PMID: 17950467 [PubMed - as supplied by publisher]


7: Intensive Crit Care Nurs. 2007 Oct;23(5):289-97. Epub 2007 Aug 9.

Influence of bright light therapy on postoperative patients: a pilot study.

Taguchi T, Yano M, Kido Y.

School of Nursing Science, Meiji University of Oriental Medicine, Kyoto 629-0392,

Japan. toyoetagu@meiji-u.ac.jp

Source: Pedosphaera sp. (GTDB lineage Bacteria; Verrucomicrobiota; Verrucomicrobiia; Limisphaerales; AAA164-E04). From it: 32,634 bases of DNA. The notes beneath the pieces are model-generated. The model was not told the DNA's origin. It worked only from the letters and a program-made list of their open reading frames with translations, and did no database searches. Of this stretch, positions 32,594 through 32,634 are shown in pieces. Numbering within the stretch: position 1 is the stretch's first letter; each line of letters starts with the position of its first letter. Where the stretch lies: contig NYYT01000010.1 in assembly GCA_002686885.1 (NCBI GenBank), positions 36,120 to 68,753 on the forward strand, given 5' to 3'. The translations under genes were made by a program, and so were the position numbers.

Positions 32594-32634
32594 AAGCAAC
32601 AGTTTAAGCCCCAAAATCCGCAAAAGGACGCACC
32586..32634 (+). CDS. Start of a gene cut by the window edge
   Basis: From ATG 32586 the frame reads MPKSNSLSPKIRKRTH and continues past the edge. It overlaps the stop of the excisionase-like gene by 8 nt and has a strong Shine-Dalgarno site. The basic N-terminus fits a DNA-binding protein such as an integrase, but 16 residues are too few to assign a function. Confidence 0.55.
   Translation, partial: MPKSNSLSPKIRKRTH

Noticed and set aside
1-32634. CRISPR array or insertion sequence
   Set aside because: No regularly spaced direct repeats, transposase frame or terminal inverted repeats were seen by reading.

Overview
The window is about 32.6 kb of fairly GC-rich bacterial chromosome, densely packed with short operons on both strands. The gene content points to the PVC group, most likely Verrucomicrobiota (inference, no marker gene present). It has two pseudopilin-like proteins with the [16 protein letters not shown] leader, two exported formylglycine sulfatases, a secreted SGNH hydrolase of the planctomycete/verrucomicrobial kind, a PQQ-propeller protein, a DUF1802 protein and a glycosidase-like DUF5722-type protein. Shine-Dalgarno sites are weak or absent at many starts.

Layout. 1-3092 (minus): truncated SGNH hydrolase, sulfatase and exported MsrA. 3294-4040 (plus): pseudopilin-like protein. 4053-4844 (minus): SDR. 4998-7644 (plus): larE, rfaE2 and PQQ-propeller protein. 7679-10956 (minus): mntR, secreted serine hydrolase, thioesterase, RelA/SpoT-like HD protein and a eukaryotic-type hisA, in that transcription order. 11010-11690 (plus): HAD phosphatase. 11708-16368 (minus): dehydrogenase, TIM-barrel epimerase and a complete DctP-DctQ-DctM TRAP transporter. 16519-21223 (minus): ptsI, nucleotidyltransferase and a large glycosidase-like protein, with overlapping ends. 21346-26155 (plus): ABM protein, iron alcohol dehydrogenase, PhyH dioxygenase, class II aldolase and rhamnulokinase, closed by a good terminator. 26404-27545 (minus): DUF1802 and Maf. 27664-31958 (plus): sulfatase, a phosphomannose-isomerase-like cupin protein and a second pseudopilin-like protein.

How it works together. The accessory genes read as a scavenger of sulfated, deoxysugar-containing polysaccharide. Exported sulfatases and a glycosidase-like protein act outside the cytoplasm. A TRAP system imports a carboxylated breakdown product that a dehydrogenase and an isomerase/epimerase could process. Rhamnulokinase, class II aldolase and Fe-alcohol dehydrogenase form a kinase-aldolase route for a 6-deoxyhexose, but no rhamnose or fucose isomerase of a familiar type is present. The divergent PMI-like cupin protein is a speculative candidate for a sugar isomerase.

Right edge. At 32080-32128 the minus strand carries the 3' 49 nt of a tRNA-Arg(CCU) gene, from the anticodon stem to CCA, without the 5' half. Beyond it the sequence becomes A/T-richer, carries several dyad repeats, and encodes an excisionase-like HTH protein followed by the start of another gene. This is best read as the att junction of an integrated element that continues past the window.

Bright light therapy is a method of maintaining or restoring the natural circadian rhythm by assisting daytime awakening using bright lights. Postoperative delirium is one of the potential complications encountered by patients receiving postoperative care in the intensive care unit (ICU), but there have been no studies on the use of light for the prevention of postoperative delirium. The objective of this study was to examine whether the circadian rhythms of patients after surgery for oesophageal cancer can be adjusted and whether the postoperative delirium crisis rate can be reduced by bright light therapy. The subjects were 11 patients operated on for oesophageal cancer in Osaka University Hospital. After informed consent was obtained, they were divided into a study group and a control group by a random sampling method. After removal of the endotracheal tube, the study group was exposed to light. The light intensity was about 5000lx immediately before the eyes, and the distance from the light source was about 100 cm. The control group was placed in a natural lighting environment after extubation. In both groups, the rhythms of physical activities and autonomic activities were monitored after surgery, and delirium was evaluated. A significant difference was observed in the delirium score between the study group and control group on the morning of day 3 of bright light therapy by the Mann-Whitney U-test (P=0.014). The study group could begin ambulation about 2 days earlier than the control group. Bright light therapy may reduce the rate of postoperative delirium and make early ambulation possible. However, our study involved a very small sample size. We want to increase the sample in the future after having reviewed clinical application methods.